A holiday quiz, in two parts
Family Quiz : How much do you know of children’s literature?
- In The Secret Garden by Frances Hodgson Burnett where was Mary Lennox born?
- What is the name of the druid in the Asterix stories, who brews a power-giving potion?
- Where does the March family supposedly live in Little Women by Louisa M. Alcott. It is where she herself grew up. (Answer should give a place name and state).
- In The BFG by Roald Dahl what is the only kind of edible plant food that grows in Giant Country?
- Which two groups of animals from the Wild Wood occupy Toad Hall while Toad is in prison, having thrown out Mole and Badger?
- What or who did Dave lose and then find on a toy stall at the school Summer Fair?
- What is the only discernible difference between Thompson and Thomson in the Tintin books (apart from the spelling of their names)?
- Where does Mrs. Large try to find Five Minutes Peace? (Jill Murphy)
- What are Peter Pan’s directions for flying to Neverland? (James Barrie).
- In We’re going on a Bear Hunt by Michael Rosen, the family go through grass, a river, mud, a big, dark forest and finally what do they go through before they reach the cave?
Which novels begin with these lines? All 19th and 20th century works.
- The schoolmaster was leaving the village, and everybody seemed sorry
- It was a bright May morning some twelve years ago, when a youth of still tender age, for he had certainly not entered his teens by more than two years, was ushered into the waiting-room of a house in the vicinity of St. James’s Square, which, though with the general appearance of a private residence, and that too of no very ambitious character, exhibited at this period symptoms of being occupied for some public purpose.
- There was no possibility of taking a walk that day.
- Les curieux événements qui font le sujet de cette chronique se sont produits en 194., à Oran.
- On the bump of green round which the green twists, at the top of the brae, and within cry of T’nowhead farm, still stands a one-storey house.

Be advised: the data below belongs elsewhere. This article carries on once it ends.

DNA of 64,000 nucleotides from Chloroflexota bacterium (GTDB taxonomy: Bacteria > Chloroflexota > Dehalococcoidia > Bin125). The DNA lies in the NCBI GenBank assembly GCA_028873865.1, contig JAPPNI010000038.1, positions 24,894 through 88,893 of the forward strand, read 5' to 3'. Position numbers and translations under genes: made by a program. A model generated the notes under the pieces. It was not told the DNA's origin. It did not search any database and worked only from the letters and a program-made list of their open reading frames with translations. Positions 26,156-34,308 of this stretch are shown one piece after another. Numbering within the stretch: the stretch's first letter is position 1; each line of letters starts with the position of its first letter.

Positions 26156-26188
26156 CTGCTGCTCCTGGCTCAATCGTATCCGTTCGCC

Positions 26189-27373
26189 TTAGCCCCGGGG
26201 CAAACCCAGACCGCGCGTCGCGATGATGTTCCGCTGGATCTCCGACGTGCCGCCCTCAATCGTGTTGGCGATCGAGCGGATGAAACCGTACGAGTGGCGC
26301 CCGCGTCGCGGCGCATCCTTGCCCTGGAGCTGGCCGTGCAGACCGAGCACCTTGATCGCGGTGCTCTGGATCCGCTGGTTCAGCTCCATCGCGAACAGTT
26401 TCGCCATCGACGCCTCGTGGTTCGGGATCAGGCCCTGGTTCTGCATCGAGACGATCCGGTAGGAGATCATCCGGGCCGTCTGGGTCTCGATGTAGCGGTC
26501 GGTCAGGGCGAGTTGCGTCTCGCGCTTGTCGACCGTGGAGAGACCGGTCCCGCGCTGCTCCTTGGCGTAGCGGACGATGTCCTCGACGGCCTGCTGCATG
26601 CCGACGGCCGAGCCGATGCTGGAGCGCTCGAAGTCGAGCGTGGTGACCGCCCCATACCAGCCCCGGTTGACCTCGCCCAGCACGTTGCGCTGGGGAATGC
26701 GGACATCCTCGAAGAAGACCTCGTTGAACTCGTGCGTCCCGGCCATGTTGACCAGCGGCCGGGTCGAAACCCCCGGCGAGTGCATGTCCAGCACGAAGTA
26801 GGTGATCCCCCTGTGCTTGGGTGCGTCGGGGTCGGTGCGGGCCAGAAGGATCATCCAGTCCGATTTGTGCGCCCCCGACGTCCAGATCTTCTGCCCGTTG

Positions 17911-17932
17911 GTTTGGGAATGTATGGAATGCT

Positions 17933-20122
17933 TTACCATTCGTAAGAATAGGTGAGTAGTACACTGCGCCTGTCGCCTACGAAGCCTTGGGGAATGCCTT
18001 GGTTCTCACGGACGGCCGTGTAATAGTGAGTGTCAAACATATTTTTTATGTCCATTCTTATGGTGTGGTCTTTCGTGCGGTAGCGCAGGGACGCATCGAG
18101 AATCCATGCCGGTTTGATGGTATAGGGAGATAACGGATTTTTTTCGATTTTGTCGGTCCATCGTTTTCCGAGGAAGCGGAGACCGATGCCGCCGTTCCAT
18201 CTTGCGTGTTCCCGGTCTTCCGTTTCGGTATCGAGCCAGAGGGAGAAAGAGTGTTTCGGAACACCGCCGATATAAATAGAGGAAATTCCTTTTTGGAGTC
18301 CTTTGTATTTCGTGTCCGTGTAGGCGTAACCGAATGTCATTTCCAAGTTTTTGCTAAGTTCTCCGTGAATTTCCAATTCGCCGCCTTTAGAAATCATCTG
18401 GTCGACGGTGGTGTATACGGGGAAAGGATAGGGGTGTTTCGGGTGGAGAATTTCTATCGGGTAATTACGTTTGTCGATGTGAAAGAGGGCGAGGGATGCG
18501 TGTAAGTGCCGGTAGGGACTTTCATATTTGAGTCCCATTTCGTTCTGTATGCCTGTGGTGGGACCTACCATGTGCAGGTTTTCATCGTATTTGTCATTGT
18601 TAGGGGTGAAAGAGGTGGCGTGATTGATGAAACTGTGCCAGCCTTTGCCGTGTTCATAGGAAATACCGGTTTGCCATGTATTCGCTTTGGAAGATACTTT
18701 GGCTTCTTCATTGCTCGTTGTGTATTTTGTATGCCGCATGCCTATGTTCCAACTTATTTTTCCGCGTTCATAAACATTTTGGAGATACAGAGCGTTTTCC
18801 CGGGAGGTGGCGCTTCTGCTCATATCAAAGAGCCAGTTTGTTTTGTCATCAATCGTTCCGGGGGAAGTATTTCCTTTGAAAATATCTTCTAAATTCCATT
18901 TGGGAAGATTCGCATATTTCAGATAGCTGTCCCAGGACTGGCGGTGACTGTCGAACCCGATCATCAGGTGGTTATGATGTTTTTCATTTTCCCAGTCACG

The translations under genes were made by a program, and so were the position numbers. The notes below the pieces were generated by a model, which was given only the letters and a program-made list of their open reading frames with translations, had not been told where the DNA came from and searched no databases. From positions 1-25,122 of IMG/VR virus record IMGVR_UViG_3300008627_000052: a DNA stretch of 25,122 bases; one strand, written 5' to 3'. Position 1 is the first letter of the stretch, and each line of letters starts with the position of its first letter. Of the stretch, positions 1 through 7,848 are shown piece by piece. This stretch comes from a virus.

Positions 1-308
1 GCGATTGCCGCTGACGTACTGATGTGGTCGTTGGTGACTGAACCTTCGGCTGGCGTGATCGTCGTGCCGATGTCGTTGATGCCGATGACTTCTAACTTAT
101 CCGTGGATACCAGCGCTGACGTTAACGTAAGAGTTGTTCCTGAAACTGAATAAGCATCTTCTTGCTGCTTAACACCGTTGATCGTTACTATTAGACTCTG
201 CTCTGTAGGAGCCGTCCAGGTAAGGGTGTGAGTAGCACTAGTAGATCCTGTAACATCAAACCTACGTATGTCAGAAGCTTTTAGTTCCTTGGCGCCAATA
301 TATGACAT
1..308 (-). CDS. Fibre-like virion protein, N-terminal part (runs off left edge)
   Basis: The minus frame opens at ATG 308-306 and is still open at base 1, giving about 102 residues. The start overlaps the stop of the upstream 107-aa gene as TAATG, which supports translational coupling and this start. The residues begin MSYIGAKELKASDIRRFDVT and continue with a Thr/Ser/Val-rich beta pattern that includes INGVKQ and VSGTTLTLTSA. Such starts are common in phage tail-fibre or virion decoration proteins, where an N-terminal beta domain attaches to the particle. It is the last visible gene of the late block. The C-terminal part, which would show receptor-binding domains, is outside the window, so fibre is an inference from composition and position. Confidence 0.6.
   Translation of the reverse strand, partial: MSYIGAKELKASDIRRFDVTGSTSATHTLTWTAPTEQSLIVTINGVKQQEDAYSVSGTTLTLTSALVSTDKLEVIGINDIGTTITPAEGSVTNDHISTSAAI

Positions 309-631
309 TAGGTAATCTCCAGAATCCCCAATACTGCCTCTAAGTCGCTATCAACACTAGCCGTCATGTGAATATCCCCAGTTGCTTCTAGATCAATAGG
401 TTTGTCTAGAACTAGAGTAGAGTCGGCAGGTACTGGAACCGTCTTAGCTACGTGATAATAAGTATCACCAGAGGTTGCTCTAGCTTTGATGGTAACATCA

- Miss Brooke had that kind of beauty which seems to be thrown into relief by poor dress.
- If you really want to hear about it, the first thing you’ll probably want to know is where I was born, and what my lousy childhood was like, and how my parents were occupies before they had me, and all that David Copperfield kind of crap, but I don’t feel like going into it, if you want to know the truth.
Answers to Family Quiz
- Getafix (UK version).
- Concord, Massachusetts.
- Weasels and Stoats (Wind in the willows by Kenneth Grahame)
- Dogger, his soft toy dog.
- The shape of their moustaches. One has slightly curled ends.
- In the bath.
- Second to the right, and straight on till morning. (Disney added the word star)
- A snowstorm.
Answers to first lines
- Thomas Hardy – Jude the Obscure
- Benjamin Disraeli – Coningsby
- Charlotte Brontë – Jane Eyre
- Albert Camus – La Peste
- J.M. Barrie – A window in Thrums
- George Eliot – Middlemarch
- J.D. Salinger – Catcher in the rye
The Lockdown Log is signing off for now. Holiday and furlough intervene, but we continue to welcome suggestions from members for reading, reviews of books you’ve enjoyed or any library-related notes. Please send them to firstname.lastname@example.org
The Library has some 25,000 books, constantly updated and covering a wide range, from crime fiction to history. In general stock reflects members’ interests and, indeed, those of earlier librarians: for example, at various times the Bloomsbury Group, gardening, embroidery, Imperial Russia and women travellers of the 19th century have clearly been much in demand. The original collection, as the first catalogue of 1839 shows, matched the lecture subjects chosen by the early members. It was much stronger in the burgeoning fields of science and engineering. Now fiction, biography and history predominate.
Our children’s corner holds many classics, often enjoyed by parents and grandparents, as well as new titles for the very young, for new and for confident readers, and for young adults.
Many of our books are not available in other libraries, and the collection has often proved to be a useful resource for researchers and writers.
Members may borrow up to eight books at a time, and can request book renewals or reserve books in person, by telephone or by e-mailing the librarian at email@example.com.
The Coleridge Room holds our special collections on London, Highgate, Coleridge and Betjeman. This room may be used by members for study and research: please telephone us if you would like to check when it is available.
The London Collection covers all aspects of the capital: history, waterways, architecture, transport, guilds, its people and more.
Highgate itself is more comprehensively represented, and together with our Archives this collection offers an extremely useful resource for anyone interested in exploring the history of our area.
Both Coleridge and Betjeman lived locally, Betjeman in childhood and Coleridge in the last years of his life. These collections include works by and about both these poets.